An Environmental Journey
One of my sweetest memories as a rabbinical student at The Jewish Theological Seminary relates to the holiday we welcome this week, Sukkot. I fondly recall my first year at JTS, when I joined a devoted Women’s League for Conservative Judaism group lovingly decorating one of the sukkot that stand gloriously at the heart of JTS. What stands out most in my mind’s eye is the lush greenery composing the skhakh (roof of the sukkah)—fruits and decorative leaves hanging from the latticework. This vivid image speaks volumes about the agricultural roots of this pilgrimage festival. Leviticus 23:39–40 declares,
On the fifteenth day of the seventh month, when you have gathered in the produce of the land, you will keep the feast of the Lord for seven days; the first day will mark solemn rest, as well as the eighth day. And you will take on the first day the fruit of a goodly tree, date palm fronds, the bough of a leafy tree and the willows of the brook; and you will rejoice before the Lord your God seven days.
While dwelling in booths characterizes Sukkot observance, so too is binding together and “shaking” the four species a quintessential aspect of the holiday. What is symbolized by gathering lulav (palm), etrog (citron), hadassim (myrtles), and aravot (willows)?
Though two of the most often heard explanations describe these species as symbolizing the human being and the nation of Israel (see Leviticus Rabbah 30), Nogah Hareuveni (z”l), founder of Neot Kedumim, the biblical landscape reserve in Israel, offers a different and refreshing interpretation based on the commentary of Rambam (Moses Maimonides).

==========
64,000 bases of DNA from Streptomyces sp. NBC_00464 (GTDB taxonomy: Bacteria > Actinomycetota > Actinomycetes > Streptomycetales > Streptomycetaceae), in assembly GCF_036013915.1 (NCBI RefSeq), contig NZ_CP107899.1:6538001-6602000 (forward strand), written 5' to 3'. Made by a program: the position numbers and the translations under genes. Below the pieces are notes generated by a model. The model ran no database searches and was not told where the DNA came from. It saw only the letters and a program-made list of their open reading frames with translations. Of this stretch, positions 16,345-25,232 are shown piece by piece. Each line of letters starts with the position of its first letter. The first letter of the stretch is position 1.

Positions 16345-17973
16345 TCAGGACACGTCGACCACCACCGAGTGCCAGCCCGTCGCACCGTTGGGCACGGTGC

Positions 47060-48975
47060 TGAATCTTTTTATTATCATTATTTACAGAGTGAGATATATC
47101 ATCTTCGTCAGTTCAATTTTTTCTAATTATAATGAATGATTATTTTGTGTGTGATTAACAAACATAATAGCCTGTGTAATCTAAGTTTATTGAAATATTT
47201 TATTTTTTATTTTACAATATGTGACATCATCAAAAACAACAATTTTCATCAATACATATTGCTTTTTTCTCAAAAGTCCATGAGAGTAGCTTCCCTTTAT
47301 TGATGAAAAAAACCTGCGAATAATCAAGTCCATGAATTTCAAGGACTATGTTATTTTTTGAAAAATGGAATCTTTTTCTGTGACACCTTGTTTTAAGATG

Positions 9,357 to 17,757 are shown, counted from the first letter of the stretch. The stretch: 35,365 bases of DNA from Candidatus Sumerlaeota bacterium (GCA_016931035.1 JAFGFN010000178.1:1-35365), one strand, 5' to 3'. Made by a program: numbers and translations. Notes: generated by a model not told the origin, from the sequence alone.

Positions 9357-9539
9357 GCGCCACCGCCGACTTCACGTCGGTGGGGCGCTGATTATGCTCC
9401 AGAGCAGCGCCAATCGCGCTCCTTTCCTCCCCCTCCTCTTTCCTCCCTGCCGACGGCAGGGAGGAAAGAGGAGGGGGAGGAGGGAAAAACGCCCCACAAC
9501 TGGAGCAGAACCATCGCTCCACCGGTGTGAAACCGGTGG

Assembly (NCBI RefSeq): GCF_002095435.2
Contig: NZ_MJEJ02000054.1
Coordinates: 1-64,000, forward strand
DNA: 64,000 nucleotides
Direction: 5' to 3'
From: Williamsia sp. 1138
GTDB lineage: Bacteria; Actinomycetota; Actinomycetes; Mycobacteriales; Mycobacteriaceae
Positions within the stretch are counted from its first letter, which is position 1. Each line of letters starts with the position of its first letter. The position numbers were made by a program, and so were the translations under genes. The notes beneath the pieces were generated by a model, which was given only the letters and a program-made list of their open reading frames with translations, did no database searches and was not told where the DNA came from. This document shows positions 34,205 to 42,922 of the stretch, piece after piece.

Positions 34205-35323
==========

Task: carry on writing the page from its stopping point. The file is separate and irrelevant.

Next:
It seems to me that the four species are symbols of rejoicing at leaving the desert (where neither fig, grape nor pomegranate could grow, and where there is no water to drink) and arriving at a place of fruit bearing trees and streams of water. To memorialize this, one takes the choicest fruit of the earth [fruit of a goodly tree] and the best of the fragrances [bough of a leafy tree] and the most beautiful of leaves [date palm fronds] and the best among plants, that is to say, willows of the brook. (Guide to the Perplexed, III:43)
Accordingly, Rambam understands the four species as representing the transition from desert wandering to settlement in the Land of Israel. Hareuveni takes this notion a step further, describing each of the species in their natural setting:
[D]ate palm fronds . . . shaded the Israelites during their encampment in desert oases . . . willows of the brook are the trees that grow along the banks of the Jordan River . . . at the border of Moav and on the rivers of Babylon . . . and the leafy tree . . . is a tree with dense foliage [like those] found covering the hill country of Israel when they entered the land in the days of Joshua. (Nature in Our Biblical Heritage, 77–78)
Though not directly addressing the fruit of the goodly tree, it is clear that this specimen suggests permanent and peaceful rooting of the nation in the Land of Israel as represented by sweet produce.
Creatively, Nogah Hareuveni describes the arba’ah minim (four species) as the environmental narrative parallel to the decidedly historical declaration of the first fruits (Deuteronomy 26:5–10, recited by the pilgrim recounting the Exodus and subsequent journey). Bringing these species together then reminds of the long, arduous, and blessed route to Israel: wandering; liminality; possession; and, finally, rootedness.
May we all have the privilege of dwelling in the sukkah, gathering the four species, and undertaking a blessed (albeit less arduous) journey to Israel in the coming year.
The publication and distribution of A Taste of Torah are made possible by a generous grant from Sam and Marilee Susi.